However, as the years have passed, LimeCulture’s role in training the ‘specialist’ staff responding to victims of sexual violence has expanded in a way that had not been envisaged or planned. ‘We have increasingly been asked to provide training for non-specialist staff to raise awareness of sexual violence amongst their staff. This has been fantastic, as it shows how far the reputation of LimeCulture has come, spreading outside the specialist sector and beyond’. For example, LimeCulture have recently signed a contract with the Premier League to provide training to their young players about sexual consent and other important related topics, such as sexting. ‘This is a huge step forward for us as an organisation, but it also represents the recognition that sexual violence is an area that reaches far wider than just the specialist sexual violence sector. It has an impact everywhere, and it’s excellent to see organisations such as the premier league realising that they need to take responsibility to raise awareness in their area, which is fantastic’.
Sitting along side LimeCulture’s training work, there is the Service Development arm of the organisation. ‘Our Service Development workstream has proven to be quite diverse and has included a wide range of projects over the years’ explains Stephanie, who is responsible for Operational Delivery. ‘We’ve worked with commissioners and funders, as well as service providers to see how they can develop moving forward. It’s involved us being called in to undertake Needs Assessments, and Independent Service Reviews. More recently, we were called in to a specialist service to investigate after something had gone wrong and Commissioners wanted an independent assessment of what had happened in the service and what could have lead to the outcome that had unfolded. Work like this is fascinating as it enables us to have a thorough look into the operational practices within an individual service or group of services, but as we are not embroiled in the everyday detail of delivery, we are able to see so clearly where improvements can be made, or operations can be tweaked to make things run in a more effective way. Importantly, this sort of work also exposes us to really good practice on the ground. We can see immediately where things are working very well, which is really important to highlight and communicate with others’.
LimeCulture have also been commissioned by service providers to provide Service Development support to them. ‘Sometimes the services themselves ask us to come in to undertake a review or to help them to move the service forward’. Some services will recognise that an independent view of their service provision carries a lot of weight, and can be used to show commissioners or funders the effectiveness of what they do. While other services recognise that it’s helpful to have input from somebody external. ‘Its a brave and dynamic service that asks us to come in to review their service provision’ laughs Stephanie. ‘We won’t say a service is good unless there is evidence to show that it is! However, we’ve generally found the services that have asked us to come in to help them are extremely forward thinking and want to get things right for the people they support. They want us to be honest and help them evolve if there is a need or a gap that we identify as part of the review. It really is a two-way process that involves them being really honest and transparent about the way they operate, and once they’ve done that, we work with them to find solutions that will work for them, taking consideration of their ethos and organisational aims and boundaries. We know it can be a bit uncomfortable, painful even, to have their services unpicked and scrutinesd, but our experience is that it is overwhelmingly positive for them in the long run to have fresh eyes coming in to support them. Our team at LimeCulture is so diverse, we can send in people in with the exact skills the service needs’.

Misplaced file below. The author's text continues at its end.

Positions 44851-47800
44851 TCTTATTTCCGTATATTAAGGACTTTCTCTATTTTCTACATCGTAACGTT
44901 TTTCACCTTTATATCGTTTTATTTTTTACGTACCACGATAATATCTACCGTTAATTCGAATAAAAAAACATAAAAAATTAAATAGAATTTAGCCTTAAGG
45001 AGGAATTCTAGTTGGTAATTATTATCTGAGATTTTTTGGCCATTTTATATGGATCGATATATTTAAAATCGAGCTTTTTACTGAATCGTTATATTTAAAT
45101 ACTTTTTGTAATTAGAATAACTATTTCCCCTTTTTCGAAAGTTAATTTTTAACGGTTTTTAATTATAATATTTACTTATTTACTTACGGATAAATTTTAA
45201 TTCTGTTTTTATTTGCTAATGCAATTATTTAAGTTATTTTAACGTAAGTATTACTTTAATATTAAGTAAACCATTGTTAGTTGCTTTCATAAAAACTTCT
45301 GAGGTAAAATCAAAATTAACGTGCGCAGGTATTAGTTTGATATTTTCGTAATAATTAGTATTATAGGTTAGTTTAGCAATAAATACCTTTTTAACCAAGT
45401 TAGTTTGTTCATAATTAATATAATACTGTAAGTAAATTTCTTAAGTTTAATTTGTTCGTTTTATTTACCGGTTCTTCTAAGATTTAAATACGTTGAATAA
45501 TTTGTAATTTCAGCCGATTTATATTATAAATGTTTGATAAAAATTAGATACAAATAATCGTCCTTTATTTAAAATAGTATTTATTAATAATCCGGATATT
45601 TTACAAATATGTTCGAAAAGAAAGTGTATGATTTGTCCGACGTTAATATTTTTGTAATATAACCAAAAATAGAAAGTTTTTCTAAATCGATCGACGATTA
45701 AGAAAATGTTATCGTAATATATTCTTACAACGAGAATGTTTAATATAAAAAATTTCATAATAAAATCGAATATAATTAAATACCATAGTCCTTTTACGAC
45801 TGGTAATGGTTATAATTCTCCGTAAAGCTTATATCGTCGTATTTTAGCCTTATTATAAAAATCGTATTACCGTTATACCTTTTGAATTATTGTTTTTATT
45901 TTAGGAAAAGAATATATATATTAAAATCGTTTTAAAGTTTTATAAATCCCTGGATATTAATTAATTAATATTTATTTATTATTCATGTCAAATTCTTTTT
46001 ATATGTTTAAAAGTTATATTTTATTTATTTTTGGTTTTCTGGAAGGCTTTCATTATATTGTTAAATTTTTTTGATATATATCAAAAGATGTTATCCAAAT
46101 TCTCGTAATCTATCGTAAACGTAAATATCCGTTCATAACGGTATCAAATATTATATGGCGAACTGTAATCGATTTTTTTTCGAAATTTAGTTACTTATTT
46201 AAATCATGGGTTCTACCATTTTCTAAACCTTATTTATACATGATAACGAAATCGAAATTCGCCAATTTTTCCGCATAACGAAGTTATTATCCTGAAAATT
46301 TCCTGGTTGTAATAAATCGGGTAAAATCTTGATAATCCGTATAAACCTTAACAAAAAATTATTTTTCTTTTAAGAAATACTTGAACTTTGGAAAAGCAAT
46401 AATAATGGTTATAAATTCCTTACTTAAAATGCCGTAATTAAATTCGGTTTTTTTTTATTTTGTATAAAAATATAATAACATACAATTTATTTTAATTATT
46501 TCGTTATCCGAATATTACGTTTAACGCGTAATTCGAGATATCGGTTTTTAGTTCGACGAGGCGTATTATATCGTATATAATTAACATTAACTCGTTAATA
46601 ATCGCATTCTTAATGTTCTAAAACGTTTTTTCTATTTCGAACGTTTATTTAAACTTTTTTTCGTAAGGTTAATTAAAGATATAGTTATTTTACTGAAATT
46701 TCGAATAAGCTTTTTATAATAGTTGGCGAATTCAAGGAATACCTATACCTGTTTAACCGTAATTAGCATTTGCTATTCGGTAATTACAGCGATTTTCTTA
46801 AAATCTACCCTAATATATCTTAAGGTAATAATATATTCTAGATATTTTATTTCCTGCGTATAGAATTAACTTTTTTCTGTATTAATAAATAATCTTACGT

When asked what they are most proud of since establishing LimeCulture, Kim says ‘there is so much that I am proud of in relation to the work we have done since LimeCulture was established. However, I am particularly proud of the work we did for the Office of the Forensic Science Regulator for England and Wales, which involved drafting the standards and guidance for forensic medical examinations of adults and children following a sexual assault’. Kim explains ‘the effort that went into this piece of work was phenomenal. It was so complicated and technical. It required pulling together all of the key things that would enable the standards to be raised around a forensic medical examination. Currently, the standards of provision vary dramatically around the country, for a variety of reasons, but the aim of this work is to create standards that will lead to improvements for every single child or adult that has been sexually assaulted and a forensic medical examination takes place. It is a very important piece of work that has never been attempted before in this country, or in any other country, because of the complexity involved. Once these standards are implemented, I think they will change the shape of our service provision in this country and maybe in others too’.
Stephanie says that she is most proud of the work that they have at done at LimeCulture to promote the ISVA workforce. ‘When we started back in 2011, the Home Office knew of 87 ISVAs, who they part funded, but nobody really knew what ISVAs did, and even those employed themselves to carry to the ISVA role, were not always completely clear how they should be operating. Since then there has been a huge increase in the number of ISVAs, and they are beginning to be recognised for the professional and highly-skilled workforce that they are. Obviously, the ISVAs themselves have contributed to this recognition, but I think LimeCulture has done a lot to promote the workforce and lobby on their behalf. We have trained over 270 ISVAs since 2011, and this gives us the credibility to say where things need to move forward’. LimeCulture are once again hosting the national conference for ISVAs in September, ‘Knowledge & Network’ which is being chaired by Sir Kier Starmer QC MP, the former Director of Public Prosecutions. ‘We have been able to persuade Keir of the importance of the ISVA workforce and the role they can play in making improvements for victims. He is very supportive, which is fantastic’. Stephanie adds that LimeCulture has also recently launched the LimeLight Awards, which ‘are intended as professional recognition for the work that ISVAs are doing. It’ll be really hard to pick the winners, as there is so much incredible work that is done by ISVAs, but we hope the LimeLight Awards are the start of continued recognition of the professionalism of ISVAs across the country’.